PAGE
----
Between My Head and The Sky is yet another remarkable piece of art considering it comes from a 76 year old woman. Yes, Leonard Cohen is rejuvenated at a mere 74 but Ono out strips even Cohen with her ability to stay fresh and contemporary. She can be found here mixing indie guitar rock as in the opener Waiting For The D Train, to electro in songs like The Sun Is Down and jazz as in Memory of Footsteps. Her native New York is a place hiving with avant-garde performance art and the fusion of all kinds of art forms. This is another work of a poet, performance artist and eccentric musician but it might also be one of her most accessible records. The ambience is beautiful and atmospheric and the spoken word is at times poignant, provocative and always poetic. There are a few uses of her scream as an extra instrument but these are restrained. There is no doubt that Ono has an advantage in having her son as a band member and producer but it is also a mark of her credentials as an artist that keeps her imagination fertile.

And of course imagining has been a word synonymous with the Lennons since John took an idea from Yoko’s book Grapefruit and added a thought from some Christian Prayer Book they were given, to write his most famous solo song Imagine. On this record Ono is still imagining peace, seeking actions and love of brother and sisterhood. Her continual message has been a love for Creation and a love for the world. Her art is her way to contribute to the healing of both and you always feel she is on to something. She probably needs another thing to make her something happen but she is still on to something. Fair dues!


I love chocolates; my size gives it away. It is my addiction. So I surmised on chocolates and made my surmising spiritual this time! A chocolate is not a thing in itself. Woven into its very existence is its purpose and that purpose is for the use of others, like me! Yum!

That caused me to surmise on the human being. Are humans the only ones who feel that they are an end in themselves? Are we the only ones who have misunderstood the nature of our creation? Could it be that when we lost our purest purpose way back in Eden we lost perspective and became those who wanted to be served rather than those who would fulfil their purpose to serve?

When John wrote his first epistle he spoke of this “means to an end” nature in the DNA of redeemed humanity.

 “This is how we know what love is: Jesus Christ laid down his life for us. And we ought to lay down our lives for our brothers.” (1 John 3:16)

Dear friends, since God so loved us, we also ought to love one another. No one has ever seen God; but if we love one another, God lives in us and his love is made complete in us.” (1 John 4: 11-12)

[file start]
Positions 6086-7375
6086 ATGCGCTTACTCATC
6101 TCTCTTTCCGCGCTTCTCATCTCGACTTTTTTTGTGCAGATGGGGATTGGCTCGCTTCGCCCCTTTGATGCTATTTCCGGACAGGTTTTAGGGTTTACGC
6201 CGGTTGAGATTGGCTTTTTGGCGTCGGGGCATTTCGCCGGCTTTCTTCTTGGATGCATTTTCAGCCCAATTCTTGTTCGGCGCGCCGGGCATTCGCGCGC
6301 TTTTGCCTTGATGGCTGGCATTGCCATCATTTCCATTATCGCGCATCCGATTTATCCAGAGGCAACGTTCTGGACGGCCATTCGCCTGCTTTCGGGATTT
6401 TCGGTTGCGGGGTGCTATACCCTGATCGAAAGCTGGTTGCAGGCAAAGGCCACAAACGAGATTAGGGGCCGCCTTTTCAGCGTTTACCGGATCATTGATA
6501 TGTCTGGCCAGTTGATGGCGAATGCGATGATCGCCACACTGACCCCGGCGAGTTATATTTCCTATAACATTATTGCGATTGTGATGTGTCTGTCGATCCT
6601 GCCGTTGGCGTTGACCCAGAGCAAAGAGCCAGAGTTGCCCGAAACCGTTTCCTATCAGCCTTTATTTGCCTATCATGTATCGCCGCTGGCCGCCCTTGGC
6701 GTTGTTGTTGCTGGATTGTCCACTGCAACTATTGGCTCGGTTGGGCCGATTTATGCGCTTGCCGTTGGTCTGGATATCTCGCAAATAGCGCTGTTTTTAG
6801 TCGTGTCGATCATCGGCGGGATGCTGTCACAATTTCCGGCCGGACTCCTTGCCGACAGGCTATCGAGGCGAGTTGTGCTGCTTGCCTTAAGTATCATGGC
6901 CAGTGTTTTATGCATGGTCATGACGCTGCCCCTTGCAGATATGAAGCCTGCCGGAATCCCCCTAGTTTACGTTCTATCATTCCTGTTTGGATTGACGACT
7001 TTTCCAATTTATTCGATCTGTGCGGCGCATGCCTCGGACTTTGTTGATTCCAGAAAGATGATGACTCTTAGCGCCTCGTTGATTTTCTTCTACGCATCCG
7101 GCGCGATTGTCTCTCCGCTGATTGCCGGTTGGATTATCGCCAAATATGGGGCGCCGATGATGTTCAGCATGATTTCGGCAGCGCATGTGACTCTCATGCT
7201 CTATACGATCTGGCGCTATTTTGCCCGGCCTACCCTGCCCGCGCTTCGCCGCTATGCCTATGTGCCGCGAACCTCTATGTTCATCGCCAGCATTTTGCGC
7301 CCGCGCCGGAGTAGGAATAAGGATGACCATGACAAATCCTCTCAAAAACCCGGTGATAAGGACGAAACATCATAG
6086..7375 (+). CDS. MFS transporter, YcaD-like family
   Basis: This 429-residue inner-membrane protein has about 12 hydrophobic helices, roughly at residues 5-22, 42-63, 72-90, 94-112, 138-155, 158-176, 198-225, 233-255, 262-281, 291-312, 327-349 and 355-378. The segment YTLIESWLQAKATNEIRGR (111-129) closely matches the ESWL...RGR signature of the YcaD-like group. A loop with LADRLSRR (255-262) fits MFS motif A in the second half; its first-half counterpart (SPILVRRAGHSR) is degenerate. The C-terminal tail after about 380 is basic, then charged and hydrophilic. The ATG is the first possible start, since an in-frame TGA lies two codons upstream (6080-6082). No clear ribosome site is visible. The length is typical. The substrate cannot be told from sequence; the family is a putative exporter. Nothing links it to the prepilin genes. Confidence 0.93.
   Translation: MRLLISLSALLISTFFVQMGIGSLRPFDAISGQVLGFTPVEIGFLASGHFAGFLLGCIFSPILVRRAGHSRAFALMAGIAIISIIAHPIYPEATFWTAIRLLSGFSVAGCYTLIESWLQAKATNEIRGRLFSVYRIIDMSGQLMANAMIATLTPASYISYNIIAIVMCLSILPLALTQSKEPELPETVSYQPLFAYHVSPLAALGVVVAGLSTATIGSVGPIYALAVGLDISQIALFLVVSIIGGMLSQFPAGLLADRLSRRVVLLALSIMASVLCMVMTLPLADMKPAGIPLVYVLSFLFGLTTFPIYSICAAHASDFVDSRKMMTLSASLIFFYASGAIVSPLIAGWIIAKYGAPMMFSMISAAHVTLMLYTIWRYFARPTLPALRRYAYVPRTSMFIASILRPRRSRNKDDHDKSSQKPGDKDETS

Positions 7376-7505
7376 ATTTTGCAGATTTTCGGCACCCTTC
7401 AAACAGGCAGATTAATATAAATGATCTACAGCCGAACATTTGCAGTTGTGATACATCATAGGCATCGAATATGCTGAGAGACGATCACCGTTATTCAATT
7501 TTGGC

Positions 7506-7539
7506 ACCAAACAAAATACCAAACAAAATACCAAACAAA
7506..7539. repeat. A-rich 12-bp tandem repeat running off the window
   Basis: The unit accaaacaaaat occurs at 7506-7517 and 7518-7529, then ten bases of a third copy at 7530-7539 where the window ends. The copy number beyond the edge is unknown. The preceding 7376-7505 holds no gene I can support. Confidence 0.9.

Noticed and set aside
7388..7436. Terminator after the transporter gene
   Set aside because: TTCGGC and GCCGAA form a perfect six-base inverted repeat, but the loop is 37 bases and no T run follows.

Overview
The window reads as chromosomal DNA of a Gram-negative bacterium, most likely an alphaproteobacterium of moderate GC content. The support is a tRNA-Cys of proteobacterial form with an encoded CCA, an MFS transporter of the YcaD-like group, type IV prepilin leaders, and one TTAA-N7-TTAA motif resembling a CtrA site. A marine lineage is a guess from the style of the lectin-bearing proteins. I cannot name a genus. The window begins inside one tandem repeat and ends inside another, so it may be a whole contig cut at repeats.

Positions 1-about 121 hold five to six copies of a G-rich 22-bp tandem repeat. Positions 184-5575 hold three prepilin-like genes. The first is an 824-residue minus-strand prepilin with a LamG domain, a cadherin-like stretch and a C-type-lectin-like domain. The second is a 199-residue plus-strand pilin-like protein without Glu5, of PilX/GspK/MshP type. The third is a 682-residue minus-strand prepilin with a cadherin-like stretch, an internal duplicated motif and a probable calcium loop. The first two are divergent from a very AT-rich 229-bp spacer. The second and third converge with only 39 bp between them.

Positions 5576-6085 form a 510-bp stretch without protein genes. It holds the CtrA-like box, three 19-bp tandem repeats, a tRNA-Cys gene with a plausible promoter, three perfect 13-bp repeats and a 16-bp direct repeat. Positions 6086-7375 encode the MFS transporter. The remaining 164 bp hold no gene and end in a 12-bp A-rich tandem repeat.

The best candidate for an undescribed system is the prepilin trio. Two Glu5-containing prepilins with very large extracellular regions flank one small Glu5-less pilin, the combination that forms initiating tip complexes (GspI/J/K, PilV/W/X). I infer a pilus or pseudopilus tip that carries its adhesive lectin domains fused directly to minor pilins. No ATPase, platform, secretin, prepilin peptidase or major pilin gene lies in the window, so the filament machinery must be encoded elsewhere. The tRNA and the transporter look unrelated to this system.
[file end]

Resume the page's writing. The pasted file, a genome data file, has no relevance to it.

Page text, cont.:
In the very same sentence in which John speaks of God loving us, he speaks of us then loving others. They are not two sides to the one coin but they are the very same side of the coin. It is one movement of God to love us and for that movement of love to continue into the action of us then loving others. In the self absorbed, egotistical spirit of our time, this is a radical upside down way to look at the purpose of our existence, lives and actions. When the world revolves around making our lives as comfortable and luxuriously decadent as possible, we live lives that see others as more important than ourselves, as Paul mentions quite often in his letters.

Even our salvation can take on the spirit of the age and it can all be about my place in heaven rather than being about my redeemed function here on earth. Thanks be to God that eternal life is certain for those who are in Christ but that is not the end of our salvation. The Bible never speaks of us being called to heaven; we are called to serve God on earth by bringing love and grace and truth to the world that he created and longs to redeem.



Take the crafted songs of his last album Pale Rider, perhaps his strongest songwriting collection since Deacon Blue’s debut Raintown, and add that band’s backing vocalist, his wife Lorraine McIntosh, plus an array of top American session men with Americana bent and what you get is so unique to the Ricky Ross catalogue that it demands the new moniker McIntosh Ross. The Great Lakes is like nothing Ross has done before. Very importantly Ms McIntosh is not just a backing vocalist. She contributes to the songwriting and takes duets and lead vocals too. She has played Emmylou Harris to Ross’s Gram Parsons for over twenty years but the collaborative nature of this record along with the pedal steel Americana feel is a perfect tweak to their template.